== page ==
The first Protocol was renewed and consequently second and third Protocol was made in 1979 and 1988 respectively. To renew the third Protocol and to prepare the fourth Protocol, Nepal-China joint boundary committee was formed in 2004 and it is still working, whereas the second and third protocol was signed within two years period each. But the fourth Protocol is not yet prepared since ten years have been elapsed. What may be the reason ? Whether is it due to the present ‘Side-bent Diplomacy between two countries ? If so, and again what is the reason ?


There are two reasons: the first is the conflict on the boundary marker number 57 and the height of the Everest. On these issues, Nepal says- the marker 57 has been misplaced and 6 hectares of Nepali territory have been encroached. In response, China says- it was established during 1961-62 demarcation and it is established correctly.


On the second issue, China proposes to mention the height of Everest as 8844.43 meter as the rock height. Nepal pleads- We don’t believe, if one says that the height of Sagarmatha has been decreased. Similarly, we don’t agree if some other says that the height of Sagarmatha has been increased. National Geographic, USA has published a map depicting the height as 8850 metre. But we we are rigid in our traditional height, until and unless we measure the height of Sagarmatha by ourselves, as this the heritage and property of Nepal. So these two small issues have been the bone of contention between two countries.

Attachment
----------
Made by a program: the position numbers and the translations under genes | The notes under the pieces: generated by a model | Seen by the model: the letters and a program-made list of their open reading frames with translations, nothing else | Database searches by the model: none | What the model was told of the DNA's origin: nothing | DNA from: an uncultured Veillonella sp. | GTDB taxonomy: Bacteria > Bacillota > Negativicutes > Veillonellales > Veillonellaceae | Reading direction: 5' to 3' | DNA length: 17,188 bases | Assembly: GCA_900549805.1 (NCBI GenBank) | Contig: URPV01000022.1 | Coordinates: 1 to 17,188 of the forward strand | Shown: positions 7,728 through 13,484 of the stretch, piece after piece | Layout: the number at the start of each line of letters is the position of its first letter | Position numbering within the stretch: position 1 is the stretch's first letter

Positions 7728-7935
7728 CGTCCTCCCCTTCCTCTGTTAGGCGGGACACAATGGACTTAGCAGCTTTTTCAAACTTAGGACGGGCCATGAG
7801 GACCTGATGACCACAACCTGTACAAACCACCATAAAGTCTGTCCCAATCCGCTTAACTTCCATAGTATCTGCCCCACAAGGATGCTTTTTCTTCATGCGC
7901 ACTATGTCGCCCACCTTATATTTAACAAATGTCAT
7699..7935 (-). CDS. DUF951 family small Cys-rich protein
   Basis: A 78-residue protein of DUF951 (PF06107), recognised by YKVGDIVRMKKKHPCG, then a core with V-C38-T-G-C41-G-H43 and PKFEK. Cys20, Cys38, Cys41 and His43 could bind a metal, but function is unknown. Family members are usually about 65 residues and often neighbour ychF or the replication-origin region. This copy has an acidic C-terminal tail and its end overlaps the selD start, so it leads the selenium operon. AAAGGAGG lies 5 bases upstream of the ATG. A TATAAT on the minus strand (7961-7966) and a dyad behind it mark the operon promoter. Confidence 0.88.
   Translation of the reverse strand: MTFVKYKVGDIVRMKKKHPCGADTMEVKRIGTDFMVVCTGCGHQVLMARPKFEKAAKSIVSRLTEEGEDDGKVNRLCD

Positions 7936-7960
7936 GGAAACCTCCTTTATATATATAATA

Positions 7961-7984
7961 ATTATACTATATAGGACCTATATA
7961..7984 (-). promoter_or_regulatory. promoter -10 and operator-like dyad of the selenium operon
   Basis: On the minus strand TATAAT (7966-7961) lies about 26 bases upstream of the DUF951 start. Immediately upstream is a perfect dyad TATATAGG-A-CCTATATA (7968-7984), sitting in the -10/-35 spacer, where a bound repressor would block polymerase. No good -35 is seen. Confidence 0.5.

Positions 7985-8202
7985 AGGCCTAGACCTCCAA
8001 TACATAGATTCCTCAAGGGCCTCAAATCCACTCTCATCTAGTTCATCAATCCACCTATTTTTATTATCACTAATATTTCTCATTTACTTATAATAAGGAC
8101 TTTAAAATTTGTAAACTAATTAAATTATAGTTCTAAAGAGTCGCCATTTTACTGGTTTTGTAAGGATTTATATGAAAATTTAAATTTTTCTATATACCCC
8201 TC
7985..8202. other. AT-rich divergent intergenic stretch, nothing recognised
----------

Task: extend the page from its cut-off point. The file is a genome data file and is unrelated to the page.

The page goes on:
The other aspect of the ‘side-bent of Nepal-China border diplomacy’ is that China had invited Nepal for a boundary meeting fixed beforehand for 1st February 2012. Nepal also prepared to attend the meeting to resolve the issue. But at the eleventh hour, Prime Minister Baburam Bhattarai directed, just two days before the meet, to the Nepali team ‘not to raise and deal the matter on that issue’. And the Nepali team did not attend the joint meeting. This may be the ‘side-bent of border diplomacy’ between China and Nepal.


Whatever may be the above mentioned matter, it has to be dealt in a new perspective. Nothing has to be worried. Now the time has come to make the ‘feeble border diplomacy’ to be converted into ‘active diplomacy.’ Many of the Chinese and Nepali delegations have been exchanged visits for the last few months. Most recently, Chinese Communist Party’s International Department Deputy Minister Chhen Fengxiyang and many other Chinese high level delegations have visited Nepal. Chinese Foreign Minister Wang Yi is landing Kathmandu on 25 December. There is a great possibility of visiting Chinese President Xi Jinping in 2015 as well.


Due to above mentioned reasons, Nepal has disheartened China and it has made a stricken with sorrow to China. Now it has to fill in a ditch and the border diplomacy has to be put forward by Nepal officially and unofficially or formally or informally to the visiting Foreign Minister Wang Yi. Because Chinese authorities are positive to Nepal. So, Nepal has to play a role to rejuvenate the border discussion and the issues have to be resolved amicably.

Cho Oyu : The Border Peak

Cho Oyu : The Border Peak

??????????                                                       Buddhi Narayan Shrestha